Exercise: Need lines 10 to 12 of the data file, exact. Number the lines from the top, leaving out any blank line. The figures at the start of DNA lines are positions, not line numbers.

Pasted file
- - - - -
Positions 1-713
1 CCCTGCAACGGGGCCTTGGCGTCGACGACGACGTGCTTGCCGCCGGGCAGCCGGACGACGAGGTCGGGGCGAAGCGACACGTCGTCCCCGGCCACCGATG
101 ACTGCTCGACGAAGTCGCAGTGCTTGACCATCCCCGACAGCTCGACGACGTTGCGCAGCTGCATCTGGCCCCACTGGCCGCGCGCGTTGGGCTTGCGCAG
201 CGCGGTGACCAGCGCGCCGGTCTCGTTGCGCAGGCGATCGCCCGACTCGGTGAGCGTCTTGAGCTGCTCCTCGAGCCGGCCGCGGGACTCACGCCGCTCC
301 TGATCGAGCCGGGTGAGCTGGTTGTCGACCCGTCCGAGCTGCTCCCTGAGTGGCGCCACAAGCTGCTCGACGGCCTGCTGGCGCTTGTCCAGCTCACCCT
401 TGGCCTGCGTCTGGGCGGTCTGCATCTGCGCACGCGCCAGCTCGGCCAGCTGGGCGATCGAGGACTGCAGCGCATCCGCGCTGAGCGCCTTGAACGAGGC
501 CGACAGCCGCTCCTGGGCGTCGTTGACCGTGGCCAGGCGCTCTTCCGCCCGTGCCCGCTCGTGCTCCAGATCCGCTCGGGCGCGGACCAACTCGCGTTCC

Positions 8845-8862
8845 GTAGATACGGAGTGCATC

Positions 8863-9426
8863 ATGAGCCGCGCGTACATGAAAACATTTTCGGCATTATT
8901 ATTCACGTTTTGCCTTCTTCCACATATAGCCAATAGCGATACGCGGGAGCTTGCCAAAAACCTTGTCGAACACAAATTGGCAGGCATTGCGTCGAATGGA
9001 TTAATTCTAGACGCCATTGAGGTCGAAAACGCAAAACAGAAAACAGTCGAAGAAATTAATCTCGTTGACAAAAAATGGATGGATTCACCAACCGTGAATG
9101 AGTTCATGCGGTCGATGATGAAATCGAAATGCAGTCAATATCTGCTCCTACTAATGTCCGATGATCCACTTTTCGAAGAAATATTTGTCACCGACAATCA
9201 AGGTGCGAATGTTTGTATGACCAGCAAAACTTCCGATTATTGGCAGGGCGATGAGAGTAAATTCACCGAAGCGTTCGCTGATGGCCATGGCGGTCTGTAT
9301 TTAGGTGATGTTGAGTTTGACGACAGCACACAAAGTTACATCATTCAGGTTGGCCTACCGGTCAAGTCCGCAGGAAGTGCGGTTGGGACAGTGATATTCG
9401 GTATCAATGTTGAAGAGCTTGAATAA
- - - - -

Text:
Positions 8863-9426
8863 ATGAGCCGCGCGTACATGAAAACATTTTCGGCATTATT
8901 ATTCACGTTTTGCCTTCTTCCACATATAGCCAATAGCGATACGCGGGAGCTTGCCAAAAACCTTGTCGAACACAAATTGGCAGGCATTGCGTCGAATGGA